They slipped down the narrow alley between the motor pool and a large wooden supply shed. At the end of the alley, they turned west again, heading for the back of the EM Club. They reached the south side of the building—where the back entrance was—and crouched down among spent kegs of beer and fat black trash bags.
The only building now between the two men and the Quartermaster’s hut was Sergeant Billings’ reenlistment office. It was small; just a hastily-built plywood building perhaps twelve feet by twelve feet in size. The Quartermaster’s Quonset hut was much larger, made of steel, like the EM club.
A man’s voice shouting cut through the hot afternoon air.
“Give it up, private! You’re surrounded!”
“Fuck off!” was the response.
Jake ducked down and ran for the back of the reenlistment office. He crouched, his back pressed against the plywood wall, and leaned his head back. Corporal Sanderson joined him, kneeling in the dirt beside him.
“What the hell’s going on, sarge?” Sanderson said.
“I don’t know.”
He didn’t know, but an idea was forming in his head. Someone, a private, was inside the Quartermaster’s hut and wasn’t coming out. And the MPs wanted him out. Sam’s last known whereabouts was the Quartermaster’s, and she hadn’t come back.
A shiver ran down his spine.
“Private Dorsey!” a man shouted. “This is Lieutenant Meyers of the Military Police. Lay down your weapon and exit the building. You are violating Article–”
“Fuck off, Meyers!” the voice was louder now, closer. “Take your Code of Conduct and shove it up your ass! If I don’t get my morphine soon, I’ll start killin’ people, I swear to God!”
Jake heard other voices inside the Quartermaster’s—soft voices—but he couldn’t make out what they were saying, if they were a man or a woman, or how many people were speaking. He wasn’t close enough.
“SAM?” he yelled.
“Who the hell is that?” Meyers shouted.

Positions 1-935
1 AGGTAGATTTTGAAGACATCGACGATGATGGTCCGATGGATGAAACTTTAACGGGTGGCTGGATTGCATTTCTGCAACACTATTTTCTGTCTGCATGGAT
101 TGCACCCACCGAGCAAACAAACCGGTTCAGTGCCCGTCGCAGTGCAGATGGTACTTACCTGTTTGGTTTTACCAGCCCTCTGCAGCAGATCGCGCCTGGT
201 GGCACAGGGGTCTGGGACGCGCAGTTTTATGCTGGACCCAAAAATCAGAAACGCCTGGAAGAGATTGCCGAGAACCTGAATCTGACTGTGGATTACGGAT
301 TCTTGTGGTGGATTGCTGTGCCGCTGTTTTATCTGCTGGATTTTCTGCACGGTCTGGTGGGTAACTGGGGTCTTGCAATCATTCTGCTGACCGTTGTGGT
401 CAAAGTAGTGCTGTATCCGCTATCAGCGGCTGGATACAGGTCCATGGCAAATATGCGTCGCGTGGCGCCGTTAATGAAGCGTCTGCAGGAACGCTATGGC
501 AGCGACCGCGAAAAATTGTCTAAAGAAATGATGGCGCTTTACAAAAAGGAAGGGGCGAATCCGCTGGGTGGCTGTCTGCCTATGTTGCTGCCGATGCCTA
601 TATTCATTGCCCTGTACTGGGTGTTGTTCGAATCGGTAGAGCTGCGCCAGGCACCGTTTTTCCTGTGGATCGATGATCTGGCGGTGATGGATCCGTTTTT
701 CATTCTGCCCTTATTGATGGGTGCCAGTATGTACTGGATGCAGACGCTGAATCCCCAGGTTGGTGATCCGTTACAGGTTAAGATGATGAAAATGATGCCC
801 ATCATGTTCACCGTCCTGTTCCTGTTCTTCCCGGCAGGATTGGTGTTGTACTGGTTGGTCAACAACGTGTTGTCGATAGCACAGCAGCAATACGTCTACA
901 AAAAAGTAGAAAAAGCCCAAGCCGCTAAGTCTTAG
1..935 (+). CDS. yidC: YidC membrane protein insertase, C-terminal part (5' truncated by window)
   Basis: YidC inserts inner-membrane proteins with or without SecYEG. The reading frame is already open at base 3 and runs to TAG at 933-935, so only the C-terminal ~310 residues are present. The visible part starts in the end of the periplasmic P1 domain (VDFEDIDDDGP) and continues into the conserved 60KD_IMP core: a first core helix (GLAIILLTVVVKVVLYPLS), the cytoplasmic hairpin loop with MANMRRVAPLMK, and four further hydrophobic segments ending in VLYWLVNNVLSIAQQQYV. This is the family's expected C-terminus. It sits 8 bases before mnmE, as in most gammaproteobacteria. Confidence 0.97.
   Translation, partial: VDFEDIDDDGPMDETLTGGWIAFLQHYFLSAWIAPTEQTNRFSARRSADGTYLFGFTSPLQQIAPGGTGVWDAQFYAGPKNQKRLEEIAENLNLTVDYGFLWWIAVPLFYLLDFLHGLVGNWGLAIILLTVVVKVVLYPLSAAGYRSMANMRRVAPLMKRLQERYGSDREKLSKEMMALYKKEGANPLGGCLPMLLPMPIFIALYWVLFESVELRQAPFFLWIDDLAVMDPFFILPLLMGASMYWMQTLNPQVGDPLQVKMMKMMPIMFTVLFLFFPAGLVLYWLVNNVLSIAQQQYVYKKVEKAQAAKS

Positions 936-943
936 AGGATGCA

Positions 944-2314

“Jake?” Sam’s voice echoed from inside the Quonset hut.
“I’m here, Sam!” Jake yelled.
“Fuckin’ hell!” Meyers shouted. “Roberts, find out who that is!”
Jake looked at Sanderson. “You ready for an adventure?”
“Shit, sarge. You know I am.” Sanderson grinned.
“Alright. We’ll head for the back of the building. See those barrels? We’ll duck down behind them. Maybe the MPs won’t come around back. Sound good?”
Jake leaned forward and walked forward in a crouch to the western edge of the reenlistment building. He peeked around the corner, and then ran for the back of the Quartermaster’s Quonset hut. He reached the barrels without hearing any gunfire, and squatted down, watching as Sanderson imitated his movements, and arrived beside him.
“What kind of a circus are you runnin’ out there, Meyers?” the male voice inside the Quonset hut shouted. “Where’s my goddamn morphine?”
“Dorsey, it would be illegal for me to give you morphine. Now just come on outta there and—”
“Do you want me to start killin’ people? ‘Cause I’ve been wastin’ Charlie for eight months now and it ain’t nothing to me to waste some more people right here and now. Is that what you want?”
“No, Dorsey, that’s not what I want,” Meyers shouted. “Let’s keep talking, alright? Maybe we can work something out.”
“The only thing you gotta work out is where you’re gonna get my morphine and who’s gonna bring it to me, Meyers. It ain’t that complicated.”
A flash of white caught Jake’s eye. He turned his head, and saw a black-and-white helmeted MP standing against the wall of the reenlistment building, sidearm held vertically. The guy waved at him, beckoning him to come over. Jake shook his head.